A few weeks ago, some of the RANGE crew ventured over to the California Theatre in Berkeley for the screening of Sender Films’ new documentary, Valley Uprising. Presented by Reel Rock Film Tour and co-directed by Pete Mortimer and Nick Rosen, Valley Uprising tells the story of Yosemite’s 60-year climbing history. The feature-length film utilizes brilliant footage and interviews with climbing legends from “The Golden Age” to “The Stone Monkeys,” including Royal Robbins, Lynn Hill, Dean Potter and Alex Honnold.
We were were beyond impressed with the film’s ability to connect the past and present with original motion graphics, so we decided to reach out to Barry Thompson, Valley Uprising’s Motion Designer, to get an inside perspective on the development of the film’s graphics.
Q. How did you become involved with Reel Rock and creating the graphics for Valley Uprising?
A. I have worked with Sender Films for nine years now. I met the director, Pete Mortimer, even before that on a climbing trip into the Cirque of the Towers in Wyoming.
Q. How were climbing photos from master photographers involved in the historical graphics you created for the film?
A. The climbing and cultural Yosemite photos shot by Glen Denny, Tom Frost and George Meyers were so inspiring to work with! Each photo told a story and it was my job to break them apart, composite them into a deeper surreal space, and make us feel closer to that moment in time, or even in that moment totally.
Q. Valley Uprising spoke to several periods of climbing history in Yosemite National Park. How did your motion design work to support seamless transitions from one period to the next? How did the graphics bring periods like the Golden Age back to life?
A. At the beginning of the project, Pete Mortimer and Nick Rosen were handed hundreds and hundreds of great photos from these master photographers, and together, we all quickly agreed that a motif of a slide carrousel would be a good fit for the transitions. I did some more visual research and came across an image of the interior of a slide projector, and BINGO! It was abstract and dynamic, and gave us room to label graphically the period and cultural shifts throughout the film.
The overall art direction of the film was based on looking back into these historical moments, and giving each era its own look and feel, but at the same time, gelling them all together into the slide carrousel motif. For example, in the “The Golden Age,” we worked with so many black and white images that had grain, dust and hairs on the photos. I really like those characteristics of film photography, so in Photoshop, I would lift these elements from the photos, reuse them later on top as a composited layer, and then push a camera through the dusty-looking glass into the scene. Also, I added sunlight, floating dust or pollen, and played with the depth of field and camera moves to focus the viewer’s attention on specific visual story details.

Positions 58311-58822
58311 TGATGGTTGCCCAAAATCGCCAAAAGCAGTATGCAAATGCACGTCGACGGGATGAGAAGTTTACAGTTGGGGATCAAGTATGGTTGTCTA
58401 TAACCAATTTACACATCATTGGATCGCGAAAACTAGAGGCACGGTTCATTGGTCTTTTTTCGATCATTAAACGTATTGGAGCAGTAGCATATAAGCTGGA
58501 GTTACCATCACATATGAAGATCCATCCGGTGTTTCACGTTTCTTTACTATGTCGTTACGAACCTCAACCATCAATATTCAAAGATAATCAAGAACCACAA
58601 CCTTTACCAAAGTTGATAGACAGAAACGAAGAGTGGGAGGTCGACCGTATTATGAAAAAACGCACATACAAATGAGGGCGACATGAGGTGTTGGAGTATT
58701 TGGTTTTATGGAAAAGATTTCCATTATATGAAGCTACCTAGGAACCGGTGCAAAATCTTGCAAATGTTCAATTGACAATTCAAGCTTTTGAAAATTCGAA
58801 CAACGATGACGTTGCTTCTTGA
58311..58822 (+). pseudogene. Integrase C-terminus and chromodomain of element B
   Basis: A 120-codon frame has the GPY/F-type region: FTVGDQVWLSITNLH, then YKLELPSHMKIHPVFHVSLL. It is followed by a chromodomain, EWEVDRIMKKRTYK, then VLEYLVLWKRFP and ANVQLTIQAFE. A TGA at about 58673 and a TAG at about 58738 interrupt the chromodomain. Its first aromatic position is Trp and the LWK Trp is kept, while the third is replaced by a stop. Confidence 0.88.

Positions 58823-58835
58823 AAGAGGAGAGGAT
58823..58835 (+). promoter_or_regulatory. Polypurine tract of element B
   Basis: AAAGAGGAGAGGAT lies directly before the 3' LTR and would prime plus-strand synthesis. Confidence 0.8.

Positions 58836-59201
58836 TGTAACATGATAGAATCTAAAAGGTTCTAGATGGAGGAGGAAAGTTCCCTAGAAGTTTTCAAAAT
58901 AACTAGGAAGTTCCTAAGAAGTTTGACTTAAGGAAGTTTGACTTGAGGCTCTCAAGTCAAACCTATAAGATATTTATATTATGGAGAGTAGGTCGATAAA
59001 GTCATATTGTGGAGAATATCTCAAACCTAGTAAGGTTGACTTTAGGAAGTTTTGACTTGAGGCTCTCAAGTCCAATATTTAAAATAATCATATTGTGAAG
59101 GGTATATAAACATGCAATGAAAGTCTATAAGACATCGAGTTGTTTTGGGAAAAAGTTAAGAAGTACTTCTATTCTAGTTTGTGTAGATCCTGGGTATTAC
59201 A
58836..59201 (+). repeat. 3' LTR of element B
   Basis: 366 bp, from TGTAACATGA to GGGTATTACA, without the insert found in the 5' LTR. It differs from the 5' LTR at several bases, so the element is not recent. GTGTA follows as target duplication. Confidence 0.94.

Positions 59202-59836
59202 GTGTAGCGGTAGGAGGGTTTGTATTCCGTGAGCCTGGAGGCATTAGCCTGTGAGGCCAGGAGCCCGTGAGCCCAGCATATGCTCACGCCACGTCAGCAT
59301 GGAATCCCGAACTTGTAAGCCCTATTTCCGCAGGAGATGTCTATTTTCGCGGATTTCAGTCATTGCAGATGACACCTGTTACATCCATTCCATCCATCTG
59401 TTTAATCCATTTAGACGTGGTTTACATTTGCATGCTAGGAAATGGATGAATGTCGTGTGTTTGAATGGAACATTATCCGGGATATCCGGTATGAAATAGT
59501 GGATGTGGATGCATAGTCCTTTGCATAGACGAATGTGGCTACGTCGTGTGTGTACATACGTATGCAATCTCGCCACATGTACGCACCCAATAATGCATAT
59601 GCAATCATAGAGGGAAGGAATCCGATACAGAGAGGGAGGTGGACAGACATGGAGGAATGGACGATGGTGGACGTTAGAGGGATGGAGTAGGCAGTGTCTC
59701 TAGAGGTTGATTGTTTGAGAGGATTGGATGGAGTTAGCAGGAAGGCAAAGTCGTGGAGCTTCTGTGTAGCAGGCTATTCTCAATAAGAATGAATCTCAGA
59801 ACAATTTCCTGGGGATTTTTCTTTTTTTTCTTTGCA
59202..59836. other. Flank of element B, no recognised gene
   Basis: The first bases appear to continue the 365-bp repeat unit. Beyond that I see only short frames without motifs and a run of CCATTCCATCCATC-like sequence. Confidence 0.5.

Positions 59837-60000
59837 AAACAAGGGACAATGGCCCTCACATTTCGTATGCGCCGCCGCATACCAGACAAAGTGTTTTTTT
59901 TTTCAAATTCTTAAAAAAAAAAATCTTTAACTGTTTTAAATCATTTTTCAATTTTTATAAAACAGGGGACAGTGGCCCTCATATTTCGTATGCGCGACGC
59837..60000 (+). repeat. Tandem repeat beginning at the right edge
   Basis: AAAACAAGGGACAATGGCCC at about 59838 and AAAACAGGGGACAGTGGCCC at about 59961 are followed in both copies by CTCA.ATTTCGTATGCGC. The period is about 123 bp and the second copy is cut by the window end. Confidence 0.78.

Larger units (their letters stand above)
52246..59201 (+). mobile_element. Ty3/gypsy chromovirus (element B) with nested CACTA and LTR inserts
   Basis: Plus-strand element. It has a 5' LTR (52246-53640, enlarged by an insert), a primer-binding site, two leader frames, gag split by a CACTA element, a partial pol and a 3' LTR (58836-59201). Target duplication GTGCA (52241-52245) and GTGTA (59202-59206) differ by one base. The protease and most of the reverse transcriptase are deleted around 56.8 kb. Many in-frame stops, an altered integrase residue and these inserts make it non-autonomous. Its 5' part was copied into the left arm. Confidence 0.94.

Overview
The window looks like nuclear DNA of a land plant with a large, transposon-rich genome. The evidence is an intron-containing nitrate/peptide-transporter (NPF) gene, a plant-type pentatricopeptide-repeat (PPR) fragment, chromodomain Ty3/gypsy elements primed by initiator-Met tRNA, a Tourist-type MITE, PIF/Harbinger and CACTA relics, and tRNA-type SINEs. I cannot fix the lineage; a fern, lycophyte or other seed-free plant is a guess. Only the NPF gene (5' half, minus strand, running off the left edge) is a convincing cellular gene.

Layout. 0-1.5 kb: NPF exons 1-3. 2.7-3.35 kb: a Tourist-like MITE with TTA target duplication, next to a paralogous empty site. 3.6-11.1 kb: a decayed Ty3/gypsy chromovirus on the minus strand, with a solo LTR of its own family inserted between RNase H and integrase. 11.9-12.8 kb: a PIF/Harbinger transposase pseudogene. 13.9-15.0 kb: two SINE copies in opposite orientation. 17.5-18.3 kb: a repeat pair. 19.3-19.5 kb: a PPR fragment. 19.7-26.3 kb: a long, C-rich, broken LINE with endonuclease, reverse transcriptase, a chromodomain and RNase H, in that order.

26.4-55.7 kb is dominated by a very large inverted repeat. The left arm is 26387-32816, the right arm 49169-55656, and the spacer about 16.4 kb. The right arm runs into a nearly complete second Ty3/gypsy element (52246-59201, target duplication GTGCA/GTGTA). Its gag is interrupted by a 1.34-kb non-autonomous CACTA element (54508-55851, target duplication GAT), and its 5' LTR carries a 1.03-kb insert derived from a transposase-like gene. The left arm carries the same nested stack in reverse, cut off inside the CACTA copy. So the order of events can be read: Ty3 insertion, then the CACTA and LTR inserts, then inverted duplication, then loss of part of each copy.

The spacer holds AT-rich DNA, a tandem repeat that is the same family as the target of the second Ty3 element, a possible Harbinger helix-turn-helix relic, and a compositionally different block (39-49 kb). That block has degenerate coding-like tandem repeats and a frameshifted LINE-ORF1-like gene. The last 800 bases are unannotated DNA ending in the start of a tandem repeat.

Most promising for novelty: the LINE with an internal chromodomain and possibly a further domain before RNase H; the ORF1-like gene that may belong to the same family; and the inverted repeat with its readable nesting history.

Q. What inspired the graphics you created for the film? Were there any goals or visions you kept in mind?
Inspiration came from many years of watching documentaries and visual effects in films such as Inception. I worked with 3D animator Wesley Meeks to create some of the more dimensional camera mapping effects like when we needed a camera to fly around a standing pillar. Also, visual effects artist Marty Blumen brought the huge main headwalls of the Valley to life, combining 3D and Nuke compositing. In the rock climbing environment, there is a lot of space drifting below you as you climb, and Peter really wanted the audience to feel that vertigo.
All the graphics had a purpose: to tell the story. If the moment was funny, like people smoking exploding weed because it was drenched in airplane fuel, I chose a campier, silly style and went way over the top with it. If the story moment was one of tension, the photos were treated in a way that added drama. I was given a lot of freedom with the images, which is really unheard of in documentary work. I really respect Pete and Nick’s belief that the story is the most important thing, and their direction to tell it by any means possible with the box load of images we had to pull from.
Q. When we saw the film in Berkeley, the entire theatre was roaring with laughter, and everyone seemed to connect with the quirky climbing culture in Yosemite. How do graphics and motion design enable viewers to connect more deeply with films?
I am so glad they were laughing because I was laughing my head off and having way too much fun at work those days. I remember working on silly scenes, one in particular, which was the Jim Birdwell on acid shot. I really went for it with an explosion of colors and his eyes popping wide open. It is really fun to design motion graphics or composites that heighten the comedy of the moment. By exaggerating colors and movements, we add energy that would not have been there if we just showed a still image.
Q. Is there anything else you would like to add about the craft, time and dedication put into Valley Uprising? What does it stand for and what does it mean to you?
A. I am just super grateful that Pete and Nick wanted to push this documentary to another level. They both had a sense of humor and kept driving forward. Valley Uprising is about the struggle for freedom, respecting our climbing pioneers, and remembering to live each day stoked. Jack Kerouac put it best: “Because in the end, you won’t remember the time you spent working in the office or mowing the lawn. CLIMB THAT GODDAMN MOUNTAIN.”
Be sure to click through the gallery of still images below to check out some of Barry’s incredible work in the film. Also, if you haven’t seen Valley Uprising yet, search for a screening near you!
Photos courtesy of Sender Films.